Subjectively the Helium does add to the size and thickness of the iPhone 5 considerably, although it isn't any more so than previous generations. Thickness is up, although the most noticeable dimension of change is aspect ratio. The already quite tall 16:9 iPhone 5 feels even taller thanks to the speaker chamber and charge controller lip at the bottom, but it isn't overwhelmingly large.

I put together a table of dimensions with the Helium installed and what other information there is which is relevant.

Mophie Juice Pack Helium
  Juice Pack Helium
Battery 1500 mAh, 3.7 V, 5.55 Whr
Dimensions 139.3 x 63.3 x 15.5 mm (L x W x H)
iPhone 5 Battery Rundown 2.5 Hours
iPhone 5 W/Mophie Rundown 4.0 Hours
Mophie Charge Time 2.3 Hours

Obviously this wouldn't be of much value without doing a battery life test. For the Helium I decided to try something different and use the Anritsu base station emulator where I have full uplink power control. I'm still trying to nail down the most realistic uplink power number, and think I set things a bit too aggressive for this test, but what we're after is how much scaling you'll get out of the Helium. The workload itself remains the same as our other battery life tests — it's the same page loading suite as we use in the big reviews — I'm just attaching it to the base station emulator and controlling uplink power manually.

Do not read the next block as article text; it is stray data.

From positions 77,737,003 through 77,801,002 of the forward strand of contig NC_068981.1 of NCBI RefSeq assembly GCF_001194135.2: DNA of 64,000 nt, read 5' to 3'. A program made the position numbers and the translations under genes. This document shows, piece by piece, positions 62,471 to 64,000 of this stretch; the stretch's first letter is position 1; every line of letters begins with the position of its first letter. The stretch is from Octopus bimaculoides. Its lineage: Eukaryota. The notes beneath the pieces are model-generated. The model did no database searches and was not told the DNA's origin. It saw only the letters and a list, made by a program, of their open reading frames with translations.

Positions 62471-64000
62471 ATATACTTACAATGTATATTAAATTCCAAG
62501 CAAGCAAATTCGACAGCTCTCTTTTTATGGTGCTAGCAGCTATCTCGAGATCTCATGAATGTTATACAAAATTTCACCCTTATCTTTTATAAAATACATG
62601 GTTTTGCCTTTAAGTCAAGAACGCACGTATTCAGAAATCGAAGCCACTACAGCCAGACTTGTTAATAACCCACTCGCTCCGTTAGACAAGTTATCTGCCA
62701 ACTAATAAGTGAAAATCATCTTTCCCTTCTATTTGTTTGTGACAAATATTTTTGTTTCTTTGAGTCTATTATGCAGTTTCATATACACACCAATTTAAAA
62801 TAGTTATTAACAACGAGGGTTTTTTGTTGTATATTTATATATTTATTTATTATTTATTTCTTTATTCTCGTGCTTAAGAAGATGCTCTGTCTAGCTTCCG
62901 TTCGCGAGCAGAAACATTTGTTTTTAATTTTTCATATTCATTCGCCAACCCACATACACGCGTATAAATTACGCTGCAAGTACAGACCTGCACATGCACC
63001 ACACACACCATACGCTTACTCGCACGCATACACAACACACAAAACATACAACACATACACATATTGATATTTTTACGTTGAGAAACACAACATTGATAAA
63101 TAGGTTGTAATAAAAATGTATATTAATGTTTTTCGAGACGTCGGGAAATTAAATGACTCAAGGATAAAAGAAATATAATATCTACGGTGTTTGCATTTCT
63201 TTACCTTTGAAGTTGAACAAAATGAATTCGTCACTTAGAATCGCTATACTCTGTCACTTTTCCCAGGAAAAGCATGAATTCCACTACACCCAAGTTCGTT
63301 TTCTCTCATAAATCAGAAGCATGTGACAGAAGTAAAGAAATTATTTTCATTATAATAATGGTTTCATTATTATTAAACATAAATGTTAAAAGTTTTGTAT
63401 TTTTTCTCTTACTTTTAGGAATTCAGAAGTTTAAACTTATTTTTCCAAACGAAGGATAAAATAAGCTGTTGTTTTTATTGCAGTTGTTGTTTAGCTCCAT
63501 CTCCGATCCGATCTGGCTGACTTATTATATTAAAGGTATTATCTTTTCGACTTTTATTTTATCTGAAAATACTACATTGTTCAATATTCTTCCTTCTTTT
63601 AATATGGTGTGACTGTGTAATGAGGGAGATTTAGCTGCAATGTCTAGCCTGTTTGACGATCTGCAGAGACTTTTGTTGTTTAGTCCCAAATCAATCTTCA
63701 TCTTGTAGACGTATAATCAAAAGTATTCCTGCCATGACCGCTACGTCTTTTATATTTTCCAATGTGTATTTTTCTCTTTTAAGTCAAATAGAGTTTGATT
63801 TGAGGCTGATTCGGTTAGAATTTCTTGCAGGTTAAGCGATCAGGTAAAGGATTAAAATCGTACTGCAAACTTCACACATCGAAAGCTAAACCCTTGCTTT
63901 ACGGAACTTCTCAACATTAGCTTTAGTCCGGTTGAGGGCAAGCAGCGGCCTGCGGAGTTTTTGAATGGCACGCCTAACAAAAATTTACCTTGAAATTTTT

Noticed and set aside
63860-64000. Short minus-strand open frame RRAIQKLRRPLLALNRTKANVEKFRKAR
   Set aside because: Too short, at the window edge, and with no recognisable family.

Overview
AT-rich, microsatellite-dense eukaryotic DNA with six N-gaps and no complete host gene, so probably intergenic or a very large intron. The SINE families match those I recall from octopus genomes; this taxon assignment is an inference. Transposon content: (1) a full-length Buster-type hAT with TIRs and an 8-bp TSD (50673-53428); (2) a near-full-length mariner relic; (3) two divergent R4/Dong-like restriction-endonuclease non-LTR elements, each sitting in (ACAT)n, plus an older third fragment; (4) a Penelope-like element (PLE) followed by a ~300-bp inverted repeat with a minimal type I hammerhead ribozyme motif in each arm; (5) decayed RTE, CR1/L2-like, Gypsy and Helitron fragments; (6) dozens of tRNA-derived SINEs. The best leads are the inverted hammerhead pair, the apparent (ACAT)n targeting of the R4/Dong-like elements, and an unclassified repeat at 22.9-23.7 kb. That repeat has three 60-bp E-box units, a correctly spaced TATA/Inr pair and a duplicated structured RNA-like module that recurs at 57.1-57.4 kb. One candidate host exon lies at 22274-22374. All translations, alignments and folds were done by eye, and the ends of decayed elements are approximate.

Mophie recommends turning on the Helium at around 20 percent battery on the iPhone 5 and then off at around 80 percent. This is ideal advice, as it closely matches the iPhone 5's charge curve. Because the Helium has to work through the PMIC on the iPhone and charge it like an external charger, there are inherent losses, and those losses are at their minimum in that region. I mimicked this for our battery life test by letting the Helium charge the iPhone 5 and then resuming the test.

We see a 60 percent scaling in this pretty brutal test which managed to kill the iPhone 5 in under 3 hours. Following Mophie's guidance and turning the Helium on only when you want to charge up the iPhone 5 will definitely help improve efficiency. There's overhead given the way the Helium has to charge the iPhone instead of act like a battery, but that's something all battery cases will endure for the iPhone. With that size battery you'll at least get an additional boost.

I've been timing charge times of devices as well lately, and the Helium takes 2.3 hours from completely empty to charge up. This is pretty fast given the size, and I have no problems with charging it on any BC 1.2 USB charger with microUSB.

There will inevitably be people who complain about the size of the Helium, but there have been multiple times that the Helium has made the difference between a phone with enough charge to get me through the rest of the day, and no phone at all. Given the current state of battery life across the smartphone spectrum, I'll gladly take increased size in favor of more battery life, and the Helium will get that done and offer additional protection.